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Turkey & Turkey HuntingTurkey & Turkey Hunting

Turkey & Turkey Hunting March 2018

TURKeY & TURKEY HUNTING PRACTICAL & COMPLETE INFORMATION FOR WILD TURKEY HUNTERS

País:
United States
Idioma:
English
Editor:
F+W Media, Inc. - Magazines
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EN ESTE NÚMERO

access_time2 min.
the true conservationists

There seems to be considerable ambiguity when defining the terms environmentalist and conservationist — and who best represents these core ideals. Too many people further confuse the issue when it comes to the philosophy of the wise use of renewable natural resources as opposed to the non-use of those resources. This is all too often evident when the general media addresses environmental issues in terms of preservation, and give lip service to those individuals or groups with anti-hunting agendas claiming to be conservationists. But who are the real conservationists, the true environmentalists? To me the answer is simple: it’s the hunters who have historically put the resource first when it comes to managing our nation’s wildlife and lands they inhabit. It’s those forward thinking individuals who helped develop the modern day…

access_time3 min.
ohio turkey restoration is paying huge dividends

It might seem hard to believe, but wild turkeys were extirpated in Ohio by 1904. No turkeys and no seasons? That’s how it was in one of the nation’s most hunting-crazy states until Ohio Department of Natural Resources officials began a restoration program in the late 1950s. From there, the first modern-day season was opened in 1966. Hunters checked in 12 turkeys in the nine counties where a season was held. Just 34 years ago, in 1984, the season total was 1,000 birds. Those numbers might sound small compared to other states, but for Ohio’s management strategy they were big. Flash to 2000 for the first statewide season and the efforts became more clear: More than 20,000 birds were checked in. Since then, the ODNR’s efforts have paid off handsomely with fairly…

access_time3 min.
birds of a feather

EASY TIPS FOR CLEANING A TURKEY Try these tips from Mossy Oak Game- Keepers the next time you clean a gobbler to make things easier: Step 1: Removing the beard — If you want to save the beard you will need to remove it first. The beard can be pulled away from the breast or carefully cut away. Remove any excess tissue. Steps 2: Removing the spurs — To remove the spurs simply apply pressure to the turkey knee joint until it pops loose. After the joint pops loose, you should be able to easily separate the skin with a sharp knife. Step 3: Removing the fan — Remove the fan by holding on to the base of the tail and cutting just below the lump of meat that holds the fan feathers together. Step…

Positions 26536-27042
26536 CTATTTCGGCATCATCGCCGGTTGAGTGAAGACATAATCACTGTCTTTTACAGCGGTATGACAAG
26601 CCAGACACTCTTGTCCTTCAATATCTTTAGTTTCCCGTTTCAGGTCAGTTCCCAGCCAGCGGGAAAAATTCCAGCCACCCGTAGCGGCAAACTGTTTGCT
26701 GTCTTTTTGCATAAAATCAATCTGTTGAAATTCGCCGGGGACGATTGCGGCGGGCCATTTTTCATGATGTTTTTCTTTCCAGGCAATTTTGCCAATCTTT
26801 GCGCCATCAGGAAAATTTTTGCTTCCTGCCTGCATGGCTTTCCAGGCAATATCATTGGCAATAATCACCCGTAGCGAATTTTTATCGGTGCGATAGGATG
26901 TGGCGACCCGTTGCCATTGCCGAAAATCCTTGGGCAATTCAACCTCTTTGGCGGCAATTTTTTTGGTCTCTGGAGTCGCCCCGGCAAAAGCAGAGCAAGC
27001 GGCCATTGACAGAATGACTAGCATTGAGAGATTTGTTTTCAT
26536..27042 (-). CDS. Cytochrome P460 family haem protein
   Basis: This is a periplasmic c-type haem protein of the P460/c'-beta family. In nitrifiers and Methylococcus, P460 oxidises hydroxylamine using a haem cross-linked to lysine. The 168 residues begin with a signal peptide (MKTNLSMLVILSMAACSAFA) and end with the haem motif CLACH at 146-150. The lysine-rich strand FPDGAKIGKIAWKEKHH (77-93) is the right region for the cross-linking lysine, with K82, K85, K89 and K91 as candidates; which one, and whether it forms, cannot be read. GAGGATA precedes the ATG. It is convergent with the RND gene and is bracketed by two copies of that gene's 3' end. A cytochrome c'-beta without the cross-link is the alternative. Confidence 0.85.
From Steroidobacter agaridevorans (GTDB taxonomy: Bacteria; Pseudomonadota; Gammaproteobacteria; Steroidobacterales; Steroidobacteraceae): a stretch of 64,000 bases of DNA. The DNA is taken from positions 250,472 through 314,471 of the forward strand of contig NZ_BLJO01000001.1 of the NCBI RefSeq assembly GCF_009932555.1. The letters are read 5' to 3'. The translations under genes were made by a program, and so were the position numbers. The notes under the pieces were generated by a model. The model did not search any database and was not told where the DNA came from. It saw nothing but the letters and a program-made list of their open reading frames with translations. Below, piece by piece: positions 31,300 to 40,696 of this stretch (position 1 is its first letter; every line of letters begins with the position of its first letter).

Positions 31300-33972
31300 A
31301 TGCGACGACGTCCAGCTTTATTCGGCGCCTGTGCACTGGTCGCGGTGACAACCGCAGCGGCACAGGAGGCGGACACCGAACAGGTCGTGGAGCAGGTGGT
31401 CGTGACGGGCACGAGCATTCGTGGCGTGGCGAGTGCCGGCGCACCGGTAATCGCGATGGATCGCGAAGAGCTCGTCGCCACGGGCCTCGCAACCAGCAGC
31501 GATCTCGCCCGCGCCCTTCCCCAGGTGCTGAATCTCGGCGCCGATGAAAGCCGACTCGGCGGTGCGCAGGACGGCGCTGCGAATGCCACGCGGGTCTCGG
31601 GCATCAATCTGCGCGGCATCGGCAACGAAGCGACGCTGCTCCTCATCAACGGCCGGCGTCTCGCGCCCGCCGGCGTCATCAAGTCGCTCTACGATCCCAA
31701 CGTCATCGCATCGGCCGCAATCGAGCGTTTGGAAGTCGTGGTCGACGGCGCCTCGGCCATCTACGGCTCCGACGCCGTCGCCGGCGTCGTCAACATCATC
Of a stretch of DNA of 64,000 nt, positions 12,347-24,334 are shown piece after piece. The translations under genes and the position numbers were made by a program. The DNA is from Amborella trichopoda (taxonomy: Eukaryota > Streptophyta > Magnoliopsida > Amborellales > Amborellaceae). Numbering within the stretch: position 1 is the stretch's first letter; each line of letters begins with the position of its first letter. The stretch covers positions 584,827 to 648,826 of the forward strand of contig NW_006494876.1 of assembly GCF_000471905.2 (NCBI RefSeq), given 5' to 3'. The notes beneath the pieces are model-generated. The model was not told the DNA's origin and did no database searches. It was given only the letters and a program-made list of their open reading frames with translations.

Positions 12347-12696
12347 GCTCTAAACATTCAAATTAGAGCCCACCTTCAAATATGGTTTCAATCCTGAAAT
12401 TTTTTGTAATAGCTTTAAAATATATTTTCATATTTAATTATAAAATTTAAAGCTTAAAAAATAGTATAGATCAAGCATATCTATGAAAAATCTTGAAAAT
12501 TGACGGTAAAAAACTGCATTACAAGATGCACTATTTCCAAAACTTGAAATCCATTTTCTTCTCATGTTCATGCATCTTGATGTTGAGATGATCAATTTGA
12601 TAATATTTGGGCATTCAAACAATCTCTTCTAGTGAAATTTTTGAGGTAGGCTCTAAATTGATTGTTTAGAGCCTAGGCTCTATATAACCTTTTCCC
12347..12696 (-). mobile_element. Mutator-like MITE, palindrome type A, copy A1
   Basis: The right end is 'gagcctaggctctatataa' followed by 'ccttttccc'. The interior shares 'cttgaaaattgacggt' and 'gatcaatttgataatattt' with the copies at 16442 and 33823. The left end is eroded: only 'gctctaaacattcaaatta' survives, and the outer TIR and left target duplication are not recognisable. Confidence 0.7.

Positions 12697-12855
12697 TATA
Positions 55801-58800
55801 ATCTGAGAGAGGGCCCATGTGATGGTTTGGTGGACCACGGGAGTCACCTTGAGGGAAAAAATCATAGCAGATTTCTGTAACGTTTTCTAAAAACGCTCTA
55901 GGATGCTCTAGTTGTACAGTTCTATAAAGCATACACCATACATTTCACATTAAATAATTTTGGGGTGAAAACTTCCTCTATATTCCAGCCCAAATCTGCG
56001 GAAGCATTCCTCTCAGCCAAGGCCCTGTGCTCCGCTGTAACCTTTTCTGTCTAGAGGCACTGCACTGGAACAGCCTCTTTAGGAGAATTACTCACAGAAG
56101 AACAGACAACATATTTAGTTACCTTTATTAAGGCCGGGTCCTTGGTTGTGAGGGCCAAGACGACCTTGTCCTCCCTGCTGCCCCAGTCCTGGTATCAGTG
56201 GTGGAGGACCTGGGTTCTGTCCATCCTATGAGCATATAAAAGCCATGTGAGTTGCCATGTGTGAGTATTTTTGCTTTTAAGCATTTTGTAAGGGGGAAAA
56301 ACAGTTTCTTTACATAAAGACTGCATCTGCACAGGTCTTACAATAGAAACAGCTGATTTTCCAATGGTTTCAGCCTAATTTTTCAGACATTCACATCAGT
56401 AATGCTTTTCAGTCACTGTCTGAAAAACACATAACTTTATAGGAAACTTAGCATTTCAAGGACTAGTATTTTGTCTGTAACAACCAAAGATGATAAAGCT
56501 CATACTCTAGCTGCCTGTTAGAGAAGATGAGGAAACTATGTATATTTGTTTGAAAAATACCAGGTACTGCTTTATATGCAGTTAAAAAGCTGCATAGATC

access_time9 min.
a game of clues

“It’s important to note, however, that no single type of sign is any more revealing than any other — all signs contains useful information.” Reading turkey books, photographing wild turkeys, practicing calling techniques and recording turkey calls are all good ways to study turkeys during the off season, but the very best way is to scout your hunting territory and master how to read turkey sign in the field. There is abundant field sign everywhere turkeys roam. For example, a turkey makes about 10,000 tracks per day and leaves 30 or more droppings. Each bird sheds dozens of feathers every day from early summer through fall and makes several dusting pits to wallow in almost every day. Gobblers and hens might scratch over 200 square feet of forest litter in a day.…

access_time12 min.
frist contact

Turkey hunting, at its core, is a contest between two opponents. But unlike tennis, say, or collegiate wrestling, it has no set time frame or format. Nope, no regimentation, rules or guidelines here. Instead, turkey hunting is an interwoven, unpredictable mess, a spaghetti plate of infinite and ever-changing variables. It’s a game played on a field of unknown dimension, against an opponent that doesn’t want to participate in the game and wouldn’t abide by the rules even if there were any. Which, as mentioned, there are not. Alone and of itself, that’s already enough to give a turkey hunter a lifetime supply of angst. Throw in the fact that a turkey may act — or react — very differently on successive days to a seemingly identical set of circumstances, and the…

access_time11 min.
open to the public

It was well before daylight on opening morning, and we were sitting in Teddy Rainey’s pickup on a dirt back road that winds through Holly Springs National Forest in northcentral Mississippi. Rainey wanted to be here plenty early, ahead of anyone with similar plans of hunting this public-access area along a road he’d scouted in the days leading up to this highly anticipated hunt. One morning he heard seven gobblers sounding off from one point not far ahead of where we were parked. Rainey stepped away from the pickup, cupped his hands to his mouth and emitted realistic, reverberating owl hoots, hoping to startle a gobble out of a roosting tom. Hearing no response, we eased into the pickup and cruised a quarter-mile or so down the road and pulled over…

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